RONKONKOMA, N.Y. (CBSNewYork) — Family members, friends and colleagues paid their final respects Monday to a police officer who lost his life in the line of duty as he patrolled the Long Island Expressway.
As CBS 2’s Carolyn Gusoff reported, the funeral mass for Nassau County Officer Joseph Olivieri, 43, at St. Joseph Church, at 45 Church St. in Ronkonkoma.READ MORE: 'Irresponsible:' MTA Says Mayor's Plan To Add 250 Subway Officers Isn't Enough To Combat Recent Crime
The mass was attended more than 8,000 uniformed officers from more than 100 law enforcement agencies, who lined the streets of Ronkonkoma to pay tribute. The officers came from as far away as Danbury, Conn., but among the mourners were also many members of Olivieri’s own highway patrol.
They called Olivieri a go-to guy – always first on the scene to help. And they said Olivieri died as he lived – coming to the aid of a motorist.
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“One of the most outstanding police officers we had. Personally, a quiet man. So likable, loved by everyone who knew him. A family man” said Nassau County police Chief Steven Skrynecki. “He will be truly missed by every member of the department.”
“He went there to take action. He didn’t think about the consequences of what was going to happen,” said Nassau County PBA President James Carver.
“He was always willing to give a hand; I mean, he was a real cop’s cop,” said Nassau Officer Robert Delsignore.
Olivieri was a 19-year police veteran — five with the NYPD and the rest with Nassau County.
Carver said Olivieri was a dedicated member of the department who died helping others.
“Joe loved this and that night when he was killed, he was out there doing something,” he said. “He jumped out of the car immediately and went to go help people instead of waiting for help. He took action.”
Skrynecki said Olivieri always wanted to do what was right and serve others.
“It was in his heart,” said Skrynecki. “If you knew Joe, you’d know that he was the type of guy who took a lot of pride and a lot of personal satisfaction helping people who needed help.”
Friends said Olivieri was tireless – even after being critically injured 12 years ago, he returned to the police force for a job he lived for.READ MORE: With Injuries Piling Up Across New York City, Mayor De Blasio Is Considering Bicycles Being Required To Have License Plates
Among the mourners was Officer Ken Baribault, who survived a police stop crash on the L.I.E., but is now wheelchair-bound. Olivieri’s 21-year-old daughter and an 18-year-old son followed their father’s police flag-draped casket out of the church.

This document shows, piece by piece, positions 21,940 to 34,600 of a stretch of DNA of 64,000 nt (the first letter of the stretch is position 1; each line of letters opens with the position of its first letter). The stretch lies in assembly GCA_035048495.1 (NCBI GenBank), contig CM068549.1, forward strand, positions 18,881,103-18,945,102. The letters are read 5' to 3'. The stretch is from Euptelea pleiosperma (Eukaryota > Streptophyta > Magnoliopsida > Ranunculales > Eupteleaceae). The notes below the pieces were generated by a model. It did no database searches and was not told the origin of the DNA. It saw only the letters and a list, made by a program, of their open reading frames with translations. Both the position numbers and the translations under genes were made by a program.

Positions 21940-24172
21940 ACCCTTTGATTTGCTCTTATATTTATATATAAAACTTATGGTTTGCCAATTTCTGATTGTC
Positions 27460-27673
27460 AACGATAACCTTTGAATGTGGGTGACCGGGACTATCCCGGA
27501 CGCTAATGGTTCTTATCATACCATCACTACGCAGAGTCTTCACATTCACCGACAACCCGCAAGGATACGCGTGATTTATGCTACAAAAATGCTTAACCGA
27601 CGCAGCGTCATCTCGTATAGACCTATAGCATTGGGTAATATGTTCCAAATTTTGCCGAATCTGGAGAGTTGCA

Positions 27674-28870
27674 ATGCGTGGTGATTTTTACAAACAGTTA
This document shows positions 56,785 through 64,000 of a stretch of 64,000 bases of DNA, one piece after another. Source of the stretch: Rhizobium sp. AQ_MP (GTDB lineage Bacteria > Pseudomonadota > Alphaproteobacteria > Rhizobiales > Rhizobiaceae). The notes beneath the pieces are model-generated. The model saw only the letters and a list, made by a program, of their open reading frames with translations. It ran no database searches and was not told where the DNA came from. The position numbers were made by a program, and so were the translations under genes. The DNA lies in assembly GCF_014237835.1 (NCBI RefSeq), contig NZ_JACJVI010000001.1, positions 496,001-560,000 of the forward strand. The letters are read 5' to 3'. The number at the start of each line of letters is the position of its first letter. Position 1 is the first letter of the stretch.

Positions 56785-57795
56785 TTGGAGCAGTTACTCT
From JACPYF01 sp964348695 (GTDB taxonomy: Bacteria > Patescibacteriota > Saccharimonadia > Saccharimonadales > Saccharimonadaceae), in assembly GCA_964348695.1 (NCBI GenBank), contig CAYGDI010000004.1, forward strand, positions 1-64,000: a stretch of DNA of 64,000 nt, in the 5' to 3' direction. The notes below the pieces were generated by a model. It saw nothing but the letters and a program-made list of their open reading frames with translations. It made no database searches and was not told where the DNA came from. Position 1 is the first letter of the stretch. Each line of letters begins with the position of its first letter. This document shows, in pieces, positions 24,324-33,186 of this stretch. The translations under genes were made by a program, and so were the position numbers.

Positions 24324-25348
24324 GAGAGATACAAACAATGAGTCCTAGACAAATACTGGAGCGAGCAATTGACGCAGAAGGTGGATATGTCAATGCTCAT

1010 WINS’ Gene Michaels reports
Olivieri was struck by a sport-utility vehicle early Thursday morning while responding to a multi-vehicle crash on the L.I.E. The veteran cop had gotten out of his patrol car and was walking to some disabled vehicles in the high-occupancy vehicle lane when he was hit.
The divorced father of two was rushed to the hospital where he later died.
“His kids are having a real hard time going through this,” said Nassau County PBA president James Carver. “It’s a tragic loss, a sudden loss. They were a close family so it makes it tougher.”
Last week, 25-year-old James Ryan was charged with vehicular manslaughter, reckless endangerment, criminal possession of a controlled substance, driving while intoxicated and other charges.
Police said Ryan was drunk when he caused the multi-vehicle crash on the expressway that ultimately led to Olivieri’s death.
But Ryan’s attorney, Brian Davis, said that he would have to look into legal precedents for charging his client with manslaughter.
“It’s a very unfortunate situation,” Davis said. “But it’s far too simplistic to say that but for my client, this would not have happened. There were intervening events between the accident and the officer being struck.”
Ryan pleaded not guilty at his arraignment Friday and was released on $120,000 bail. His license was also suspended. He is due back in court early next month.
Meanwhile, the driver of the SUV who actually hit Olivieri has not been charged or even identified. Police said the investigation is still ongoing.
Olivieri was the third Nassau County officer of his graduating class to die in the line of duty, and the second killed in two years on the L.I.E.
A highway patrol car now bears Olivieri’s name.MORE NEWS: Bronx Man Takes It Upon Himself To Clean Up NYC Park, But City Says Not So Fast
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